Carol Loria, President ERI:
You just finished a continuing education course and you can’t wait to impart your excitement and the new knowledge you learned BUT you are so nervous.
You are afraid that your hands and voice will be shaking. No worries, you are not alone. Studies have shown that people fear public speaking more than death.
When I first started working with faculty at Education Resources, I was truly shocked to discover that many internationally renowned speakers got butterflies in their stomach (one even threw up her lunch) prior to taking to the stage and still looked so unbelievably calm and in control. I started asking how they managed it and through the years research has borne out their “home remedies”. You can train yourself to appear calm and most people can even overcome their nervousness completely.
Here are just a few tricks I’ve learned over the years:
- Think of this in-service as an opportunity to develop your public speaking skills….NOT as a performance
- Ask yourself if there were any “aha” moments for you when you learned the material. This will conjure up your enthusiasm and we all know that if you can impart that enthusiasm, you will engage their interest.
- Increase your confidence and ease by practicing at home, standing in front of a mirror (or a sympathetic roommate)
- DO NOT read from your notes but rather use them as talking points
- Speak with words and tone that is both comfortable and natural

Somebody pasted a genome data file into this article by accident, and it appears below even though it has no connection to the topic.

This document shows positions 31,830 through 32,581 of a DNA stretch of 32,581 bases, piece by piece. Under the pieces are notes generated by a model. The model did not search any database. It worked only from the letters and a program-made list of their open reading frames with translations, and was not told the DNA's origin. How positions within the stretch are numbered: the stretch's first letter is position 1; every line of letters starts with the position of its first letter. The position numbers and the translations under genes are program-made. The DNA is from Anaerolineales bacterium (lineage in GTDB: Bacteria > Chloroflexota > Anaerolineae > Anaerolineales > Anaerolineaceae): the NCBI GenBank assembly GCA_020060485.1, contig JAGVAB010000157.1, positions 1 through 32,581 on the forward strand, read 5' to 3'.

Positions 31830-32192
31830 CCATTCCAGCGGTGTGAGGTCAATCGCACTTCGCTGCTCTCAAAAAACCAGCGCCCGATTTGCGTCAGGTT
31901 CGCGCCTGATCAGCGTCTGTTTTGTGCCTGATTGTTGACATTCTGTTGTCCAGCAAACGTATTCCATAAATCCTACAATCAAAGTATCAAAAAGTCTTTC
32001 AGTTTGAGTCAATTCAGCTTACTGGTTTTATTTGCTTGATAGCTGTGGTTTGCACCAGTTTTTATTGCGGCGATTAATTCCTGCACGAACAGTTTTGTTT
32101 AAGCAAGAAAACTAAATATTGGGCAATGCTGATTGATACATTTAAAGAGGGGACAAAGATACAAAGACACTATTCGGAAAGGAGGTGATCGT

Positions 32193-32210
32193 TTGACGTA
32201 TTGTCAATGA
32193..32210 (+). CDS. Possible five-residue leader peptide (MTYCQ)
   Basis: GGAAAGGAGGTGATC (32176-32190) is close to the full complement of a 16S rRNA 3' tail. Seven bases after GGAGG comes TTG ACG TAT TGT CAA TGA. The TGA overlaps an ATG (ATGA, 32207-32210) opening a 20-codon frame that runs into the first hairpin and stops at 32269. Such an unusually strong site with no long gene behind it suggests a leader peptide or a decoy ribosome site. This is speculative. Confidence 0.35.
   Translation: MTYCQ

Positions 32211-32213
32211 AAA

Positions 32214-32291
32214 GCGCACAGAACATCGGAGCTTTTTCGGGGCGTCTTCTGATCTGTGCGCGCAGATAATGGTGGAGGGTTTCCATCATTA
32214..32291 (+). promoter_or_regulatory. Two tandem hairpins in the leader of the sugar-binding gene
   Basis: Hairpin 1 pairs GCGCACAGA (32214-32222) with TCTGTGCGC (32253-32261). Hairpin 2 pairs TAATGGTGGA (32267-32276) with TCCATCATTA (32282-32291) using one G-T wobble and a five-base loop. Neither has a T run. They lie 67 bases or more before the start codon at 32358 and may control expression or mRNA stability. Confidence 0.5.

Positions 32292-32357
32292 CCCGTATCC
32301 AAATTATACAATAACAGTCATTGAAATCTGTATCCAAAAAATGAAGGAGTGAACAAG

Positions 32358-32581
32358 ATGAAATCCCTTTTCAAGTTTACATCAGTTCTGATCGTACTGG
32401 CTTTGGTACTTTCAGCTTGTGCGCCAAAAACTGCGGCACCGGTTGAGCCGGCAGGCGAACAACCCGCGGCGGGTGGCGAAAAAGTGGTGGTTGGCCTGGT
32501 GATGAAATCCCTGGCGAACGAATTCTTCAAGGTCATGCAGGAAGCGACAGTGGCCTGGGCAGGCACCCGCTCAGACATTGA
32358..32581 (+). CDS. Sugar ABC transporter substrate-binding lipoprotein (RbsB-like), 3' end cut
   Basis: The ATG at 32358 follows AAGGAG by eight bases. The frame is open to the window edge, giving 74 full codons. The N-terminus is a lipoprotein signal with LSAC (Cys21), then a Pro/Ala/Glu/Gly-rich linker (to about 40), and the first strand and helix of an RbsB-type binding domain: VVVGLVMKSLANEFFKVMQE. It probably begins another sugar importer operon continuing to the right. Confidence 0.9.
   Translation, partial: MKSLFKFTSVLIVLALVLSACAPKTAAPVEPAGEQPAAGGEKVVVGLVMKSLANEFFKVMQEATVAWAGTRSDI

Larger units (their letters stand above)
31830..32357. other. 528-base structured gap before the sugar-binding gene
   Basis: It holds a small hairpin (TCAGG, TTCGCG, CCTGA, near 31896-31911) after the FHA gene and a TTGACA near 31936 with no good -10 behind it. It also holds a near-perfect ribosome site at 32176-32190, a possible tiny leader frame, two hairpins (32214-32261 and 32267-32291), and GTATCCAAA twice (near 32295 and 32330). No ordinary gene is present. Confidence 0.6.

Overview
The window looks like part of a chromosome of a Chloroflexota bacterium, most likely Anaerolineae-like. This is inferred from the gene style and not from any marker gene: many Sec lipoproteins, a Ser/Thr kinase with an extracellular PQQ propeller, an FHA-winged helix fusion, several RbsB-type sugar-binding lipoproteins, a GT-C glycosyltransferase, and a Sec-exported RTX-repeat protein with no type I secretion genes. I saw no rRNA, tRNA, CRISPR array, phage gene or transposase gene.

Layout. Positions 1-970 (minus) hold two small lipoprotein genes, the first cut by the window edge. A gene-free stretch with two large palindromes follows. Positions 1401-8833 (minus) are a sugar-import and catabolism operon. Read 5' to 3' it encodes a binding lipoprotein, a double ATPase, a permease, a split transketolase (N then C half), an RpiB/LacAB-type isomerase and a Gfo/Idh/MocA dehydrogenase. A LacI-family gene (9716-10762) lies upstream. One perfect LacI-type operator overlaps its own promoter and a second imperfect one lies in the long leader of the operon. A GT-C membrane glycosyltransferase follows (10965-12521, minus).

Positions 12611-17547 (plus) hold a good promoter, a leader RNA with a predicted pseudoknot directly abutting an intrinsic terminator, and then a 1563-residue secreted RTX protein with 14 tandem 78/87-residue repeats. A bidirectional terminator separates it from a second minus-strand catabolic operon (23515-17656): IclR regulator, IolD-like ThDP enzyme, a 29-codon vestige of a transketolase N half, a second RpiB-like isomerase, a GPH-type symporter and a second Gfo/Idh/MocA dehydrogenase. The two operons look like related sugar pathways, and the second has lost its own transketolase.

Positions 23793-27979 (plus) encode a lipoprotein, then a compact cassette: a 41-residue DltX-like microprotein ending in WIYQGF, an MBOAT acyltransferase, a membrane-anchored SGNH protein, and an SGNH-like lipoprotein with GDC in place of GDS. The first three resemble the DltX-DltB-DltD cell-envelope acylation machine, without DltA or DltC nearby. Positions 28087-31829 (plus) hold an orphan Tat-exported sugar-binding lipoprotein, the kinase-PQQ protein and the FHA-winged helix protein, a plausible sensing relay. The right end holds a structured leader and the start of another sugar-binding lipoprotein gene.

- Make eye contact with your audience intermittently looking at your papers
- Always check out the space before you speak, even if it is a familiar room to you….make sure the lights; temperature and arrangement of the chairs are to your liking.
What are your tips to overcome nervousness?
Stay tuned; next time we’ll be talking about 4 critical questions to ask yourself when preparing a presentation.
DEAR ERI COMMUNITY: I’m looking for any advice regarding a current student I work with. He is a 9 y/o boy with severe Autism, hard of hearing, and cognitive delay. His stims have been increasing lately, approximately the last 6-8 weeks, we’ve seen new stims including drawing on himself and in the air, arm flapping, running in circles, can not stand still longer than 2 sec (I know these are “typical” stims). His normal stims are drawing on white board over and over, looking at his drawings with his peripheral vision, and rocking. The stimming is constant throughout his day and nights, compared to previously a handful of times throughout the day. We are a residential school, so he is here 5 days/nights a week. He has also started touching other boys in their genitals, repetitively. He has developed an unhealthy relationship with another classmate, who he needs to be next to at all times, is constantly touching him, if the other child leaves the room, he begins to cry and perseverates on that boy until he returns. The teacher and aides have them separated in the classroom so there is no touching that can happen, unless this boy runs over and grabs the other boy. The other boy does not encourage these behaviors. He is caring toward the other student, but often wants a lot of separation between the two of them.
I know that stims change, come and go, intensify at times, one needs to be replaced with another. We have always been able to redirct him in the past, we’ve worked with increasing his sensory diet and he communicates his needs most of the time now. He is never denyed sensory when we feel he needs it or when he requests it.
So, the real question is: does anyone have any ideas what can be causing the increase in stimming and behavior, plus treatment ideas please. Our behavior specialist is helping with the changes as well, but hasn’t come up with anything effective yet.
Are parents asking you about how this new definition will affect their child’s therapy?